Question about baby red -eared sliders Hello, Hello my name is mike, I have 2 red eared sliders that I bought in May, and they have gotten bigger since. One is about 4-5 inches and the other 4 inches. And just recently I bought two more babies (red eared sliders). I was wondering if it is ok to put them with the bigger ones. Thank you for taking my question. < Turtles should all be close to the same size. They are incredible eaters and the larger ones would eventually pick on the smaller ones as food items when they got hungry and you weren't around. They may not be able to kill the smaller ones but the could bite off a leg and then you will be taking care of a imperfect turtle for the next 15+ years.-Chuck> greatly appreciated, Mike D

TURTLES WITH FISH Hello. I was wanting to know if there are any kind of fish I can put with my red- eared slider? Another question was that I was reading your info on red-eared sliders and the staff said not to feed them feeder goldfish, which I did for the first time last night is this bad for them? < Large active fish that stay off the bottom work best with turtles. They will eat anything that they can catch. Fish are part of a turtle's natural diet but it should have other things in it too. Too much protein forces the turtle's shell to grow at a different rate than the rest of the turtles body. Earthworms, crickets, mealworms, kingworms and commercial aquatic turtle food make for a well rounded diet.-Chuck>

Red- ear slider My Uncle works for the water dept and last year brought a turtle to me and asked to put it in my 500 gal pond. It appears to be a male, long tail short claws. He just found another one in the street and brought it over, I think it is a younger female, long claws, shorter tail, will they get along? I have several koi and about 6 smaller goldfish, my original turtle never bothered them and I'm hoping they will all get along. Any problems with this situation? <Shouldn't be - though you may want to feed them from time to time with prepared foods, or they may snack on your goldfish if they can catch them (which isn't too likely). M. Maddox>

Red- ear slider - part deux Thanks for the quick response, but I went this morning and checked on everyone and my larger turtle has the little one cornered and is biting at its head, feet, tail whatever he can get a hold of...I got worried for the little ones safety and took her out. Is this a mating thing or is he that aggressive?? <Hmm, no luck with them together I guess...if he doesn't like her, I would wait until spring to re-introduce her and see how it goes. Good luck! M. Maddox>

Red-Eared Turtle with Catfish I have a 75 gal. plastic pond in my backyard, is it possible for my red ear slider turtle to live with my catfish? < Your turtle will probably constantly be taking nips and bites out of your catfish. It may not kill it but it may damage the catfish enough so that it gets sick and dies.-Chuck>

Aggressive Turtle I have two Red Ear Slider turtles. One has red markings and the other has yellow markings. I have raised them for approximately 3 1/2 years, since they were babies, both probably the size of a silver dollar when I got them. They started in a 10-gallon tank with a wooden stand to sun themselves on. As they grew, I slowly upgraded the tanks, and now have a 60-gallon tank with a custom built 6 x 6 inch platform. The yellow ear has grown to approx 5 inches long and the red ear has grown to approx 4 1/2 inches. For as long as I have raised them they have been healthy and happy and cohabitated beautifully. I have over time vacillated about their sex, however I believe them both to be males. They both have very long front nails, and long tails. Additionally, over the last couple years they both have performed what your site refers to as the male mating ritual, i.e. the wiggling of the nails in front of the other's face. From my reading, it appears only male turtles do that....I think? < Yes> Anyway, now that you have sufficient background of my turtles and their setup, I am hoping you will be able to diagnose the problem. Specifically, the red ear (slightly larger turtle) has in the last 6 months become extremely aggressive. He will approach the yellow ear as if he were about to do his mating routine and then bite the back of the yellow ear's neck and hold on to the point that I must physically separate them. Over time he actually drew blood. Thus, I bought a separator and kept them apart for about two months thinking he would grow out of it and allowing the yellow ear to heal completely. Unfortunately, although the yellow ear has completely healed, the red ear has not grown out of the behavior, and the second I take down the barricade, he immediately goes after the yellow ear. It is odd, both are very friendly to me. I feed them by hand often and they are very gentle, and the red ear even pretty much leaves the fish in the tank alone. Nonetheless, I can not leave the tank separated permanently and am now pondering giving the red ear away. Please advise. Is there something else I can do? Is there something wrong with the red ear? If they are both males, is that the problem? Any help would be very much appreciated. Thank you. < You are treating you turtle well and they are indeed displaying a breeding behavior. It is springtime and males are looking to court females and drive other males away. You could separate them for a few months and then try and put them back together again but I am afraid you will have the same problem every spring. For a long term solution I would cut back to one turtle.-Chuck>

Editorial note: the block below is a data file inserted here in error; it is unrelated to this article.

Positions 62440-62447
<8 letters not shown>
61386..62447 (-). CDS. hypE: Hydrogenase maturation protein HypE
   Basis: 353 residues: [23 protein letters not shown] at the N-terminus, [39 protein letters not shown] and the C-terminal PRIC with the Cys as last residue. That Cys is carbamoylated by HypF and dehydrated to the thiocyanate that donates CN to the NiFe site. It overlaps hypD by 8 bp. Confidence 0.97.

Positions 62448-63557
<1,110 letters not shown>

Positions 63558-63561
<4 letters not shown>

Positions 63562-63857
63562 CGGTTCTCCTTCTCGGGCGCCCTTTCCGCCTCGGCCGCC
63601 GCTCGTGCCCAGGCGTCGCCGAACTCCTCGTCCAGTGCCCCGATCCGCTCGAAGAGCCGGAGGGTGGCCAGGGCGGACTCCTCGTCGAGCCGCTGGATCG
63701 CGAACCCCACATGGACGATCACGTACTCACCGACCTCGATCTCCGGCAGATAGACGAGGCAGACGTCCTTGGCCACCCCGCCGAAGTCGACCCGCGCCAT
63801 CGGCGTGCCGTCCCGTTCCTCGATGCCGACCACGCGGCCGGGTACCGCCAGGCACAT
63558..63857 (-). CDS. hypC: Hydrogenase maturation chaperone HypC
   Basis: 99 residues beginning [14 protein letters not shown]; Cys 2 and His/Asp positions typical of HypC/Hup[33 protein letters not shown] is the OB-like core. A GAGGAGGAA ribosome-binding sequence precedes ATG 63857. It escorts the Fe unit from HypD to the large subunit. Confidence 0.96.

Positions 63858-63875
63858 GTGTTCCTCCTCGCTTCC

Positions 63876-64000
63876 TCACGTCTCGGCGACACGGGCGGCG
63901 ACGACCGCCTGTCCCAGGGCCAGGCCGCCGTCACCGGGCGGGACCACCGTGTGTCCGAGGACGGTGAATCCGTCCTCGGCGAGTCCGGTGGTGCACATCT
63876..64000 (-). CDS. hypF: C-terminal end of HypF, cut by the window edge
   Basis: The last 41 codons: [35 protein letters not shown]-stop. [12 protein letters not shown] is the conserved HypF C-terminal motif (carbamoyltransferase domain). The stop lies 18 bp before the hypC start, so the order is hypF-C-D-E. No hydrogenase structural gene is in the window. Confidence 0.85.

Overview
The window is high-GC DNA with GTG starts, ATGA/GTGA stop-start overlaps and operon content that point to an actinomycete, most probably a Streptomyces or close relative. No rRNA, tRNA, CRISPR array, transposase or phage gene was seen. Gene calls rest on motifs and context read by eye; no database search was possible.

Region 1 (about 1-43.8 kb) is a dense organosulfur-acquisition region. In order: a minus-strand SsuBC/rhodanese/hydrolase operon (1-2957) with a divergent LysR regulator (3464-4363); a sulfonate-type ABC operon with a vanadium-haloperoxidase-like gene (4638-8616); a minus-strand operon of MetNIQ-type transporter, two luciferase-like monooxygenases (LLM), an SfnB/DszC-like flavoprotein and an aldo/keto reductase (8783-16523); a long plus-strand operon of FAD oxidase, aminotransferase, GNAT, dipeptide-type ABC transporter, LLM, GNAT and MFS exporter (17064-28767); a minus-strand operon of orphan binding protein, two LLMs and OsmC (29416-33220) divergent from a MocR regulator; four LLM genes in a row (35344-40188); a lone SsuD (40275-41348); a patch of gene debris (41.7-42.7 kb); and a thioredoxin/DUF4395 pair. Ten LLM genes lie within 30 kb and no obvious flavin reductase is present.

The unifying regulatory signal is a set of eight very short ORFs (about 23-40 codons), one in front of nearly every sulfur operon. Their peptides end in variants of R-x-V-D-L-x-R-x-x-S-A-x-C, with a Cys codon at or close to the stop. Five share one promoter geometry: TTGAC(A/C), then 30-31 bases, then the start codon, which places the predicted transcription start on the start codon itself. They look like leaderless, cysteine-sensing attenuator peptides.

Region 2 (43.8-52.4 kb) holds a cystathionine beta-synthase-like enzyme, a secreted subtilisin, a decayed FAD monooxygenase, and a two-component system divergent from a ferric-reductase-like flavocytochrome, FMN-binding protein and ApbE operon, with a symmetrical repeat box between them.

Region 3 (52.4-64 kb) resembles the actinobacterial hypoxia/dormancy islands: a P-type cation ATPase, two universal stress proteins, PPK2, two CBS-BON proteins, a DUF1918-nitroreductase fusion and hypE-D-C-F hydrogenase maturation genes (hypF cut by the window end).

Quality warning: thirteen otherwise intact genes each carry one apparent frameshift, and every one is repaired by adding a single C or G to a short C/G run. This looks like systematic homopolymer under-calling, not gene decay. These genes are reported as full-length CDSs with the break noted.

Aggressive Turtle - II Thank you Chuck for your help. I contacted a local Pet Store and they have agreed to adopt the red-ear. Hopefully he will find a good home with someone eventually. I know he can be a good pet, especially if he has a tank for himself. < Sounds like a win/win situation for all.-Chuck>

Two Turtles One Problem 12/5/05 I purchased 2 red ear sliders in July. Both were approximately 1.5 inch in diameter and looked identical. The photo attached is of the turtles. The question is that one is doing very well, and has grown larger while the other has not grown at all. I have not observed it feeding, its eyes seem to be closed most of the time, It remains on the rocks, is very inactive, and when put in the water, it swims franticly to get back out of the water. Could there be something wrong with the turtle? I've been waiting to see if something would change, but since over 4 months have passed, I'm guessing the turtle will not recover. Any suggestions. Thanks, Jason < The bigger turtle is dominating the tank. The smaller turtle is getting less food, fewer vitamins and is intimidated by the larger turtle to a point in which it is stressed and probably sick. I would put the smaller turtle in his own set up. Make sure the basking spot gets up to at least 85 F. Give it vitamin drops and place some Repti Turtle eye Drops by ZooMed in his eyes to get him seeing and eating again.-Chuck>

Both turtles here are exactly the same age.